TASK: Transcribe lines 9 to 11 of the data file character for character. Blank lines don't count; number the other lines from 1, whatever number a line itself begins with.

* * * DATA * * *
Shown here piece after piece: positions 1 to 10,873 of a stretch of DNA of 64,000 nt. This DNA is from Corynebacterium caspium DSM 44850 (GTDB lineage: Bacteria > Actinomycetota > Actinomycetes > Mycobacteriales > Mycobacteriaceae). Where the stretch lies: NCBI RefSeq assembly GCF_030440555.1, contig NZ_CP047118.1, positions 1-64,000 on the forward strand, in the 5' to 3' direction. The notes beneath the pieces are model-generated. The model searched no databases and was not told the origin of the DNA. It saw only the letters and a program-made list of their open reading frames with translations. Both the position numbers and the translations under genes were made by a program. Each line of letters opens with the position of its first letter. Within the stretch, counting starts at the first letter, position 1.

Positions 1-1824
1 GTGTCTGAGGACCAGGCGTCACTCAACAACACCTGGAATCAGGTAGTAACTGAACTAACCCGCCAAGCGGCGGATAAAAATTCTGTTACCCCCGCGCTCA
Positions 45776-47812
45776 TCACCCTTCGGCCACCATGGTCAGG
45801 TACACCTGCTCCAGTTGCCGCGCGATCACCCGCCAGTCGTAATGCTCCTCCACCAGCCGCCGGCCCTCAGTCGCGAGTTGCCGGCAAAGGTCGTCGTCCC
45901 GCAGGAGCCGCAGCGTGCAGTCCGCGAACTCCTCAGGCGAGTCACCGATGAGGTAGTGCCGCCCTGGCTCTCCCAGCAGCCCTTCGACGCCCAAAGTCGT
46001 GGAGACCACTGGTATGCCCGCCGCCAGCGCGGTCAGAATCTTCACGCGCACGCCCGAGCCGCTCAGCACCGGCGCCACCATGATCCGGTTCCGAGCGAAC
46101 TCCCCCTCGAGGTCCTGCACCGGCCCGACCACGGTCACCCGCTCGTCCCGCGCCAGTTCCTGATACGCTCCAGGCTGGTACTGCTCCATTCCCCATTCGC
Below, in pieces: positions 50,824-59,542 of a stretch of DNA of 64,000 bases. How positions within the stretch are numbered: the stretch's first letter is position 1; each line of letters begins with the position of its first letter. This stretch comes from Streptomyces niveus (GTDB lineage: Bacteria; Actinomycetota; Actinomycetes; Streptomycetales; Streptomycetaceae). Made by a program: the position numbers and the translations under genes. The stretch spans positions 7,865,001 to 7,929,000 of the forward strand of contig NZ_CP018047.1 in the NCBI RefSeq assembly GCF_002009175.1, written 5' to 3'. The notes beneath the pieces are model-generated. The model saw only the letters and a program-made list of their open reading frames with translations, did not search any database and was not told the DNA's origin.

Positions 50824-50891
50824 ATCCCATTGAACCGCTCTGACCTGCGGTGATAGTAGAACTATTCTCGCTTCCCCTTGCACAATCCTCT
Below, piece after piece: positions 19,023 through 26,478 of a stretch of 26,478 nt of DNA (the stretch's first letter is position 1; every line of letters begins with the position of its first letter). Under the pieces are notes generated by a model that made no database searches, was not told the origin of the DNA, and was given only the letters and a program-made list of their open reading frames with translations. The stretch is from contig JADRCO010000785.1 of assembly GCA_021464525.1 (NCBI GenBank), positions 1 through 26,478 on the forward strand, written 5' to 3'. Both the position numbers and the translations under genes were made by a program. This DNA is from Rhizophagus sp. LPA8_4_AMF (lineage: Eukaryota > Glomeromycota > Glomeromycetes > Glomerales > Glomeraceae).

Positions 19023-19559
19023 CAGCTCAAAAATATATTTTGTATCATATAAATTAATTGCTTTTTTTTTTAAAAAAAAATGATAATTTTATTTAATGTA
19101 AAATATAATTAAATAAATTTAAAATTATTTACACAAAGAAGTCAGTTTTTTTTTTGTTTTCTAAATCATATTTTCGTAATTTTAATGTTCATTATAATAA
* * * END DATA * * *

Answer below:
46101 TCCCCCTCGAGGTCCTGCACCGGCCCGACCACGGTCACCCGCTCGTCCCGCGCCAGTTCCTGATACGCTCCAGGCTGGTACTGCTCCATTCCCCATTCGC
Below, in pieces: positions 50,824-59,542 of a stretch of DNA of 64,000 bases. How positions within the stretch are numbered: the stretch's first letter is position 1; each line of letters begins with the position of its first letter. This stretch comes from Streptomyces niveus (GTDB lineage: Bacteria; Actinomycetota; Actinomycetes; Streptomycetales; Streptomycetaceae). Made by a program: the position numbers and the translations under genes. The stretch spans positions 7,865,001 to 7,929,000 of the forward strand of contig NZ_CP018047.1 in the NCBI RefSeq assembly GCF_002009175.1, written 5' to 3'. The notes beneath the pieces are model-generated. The model saw only the letters and a program-made list of their open reading frames with translations, did not search any database and was not told the DNA's origin.

Positions 50824-50891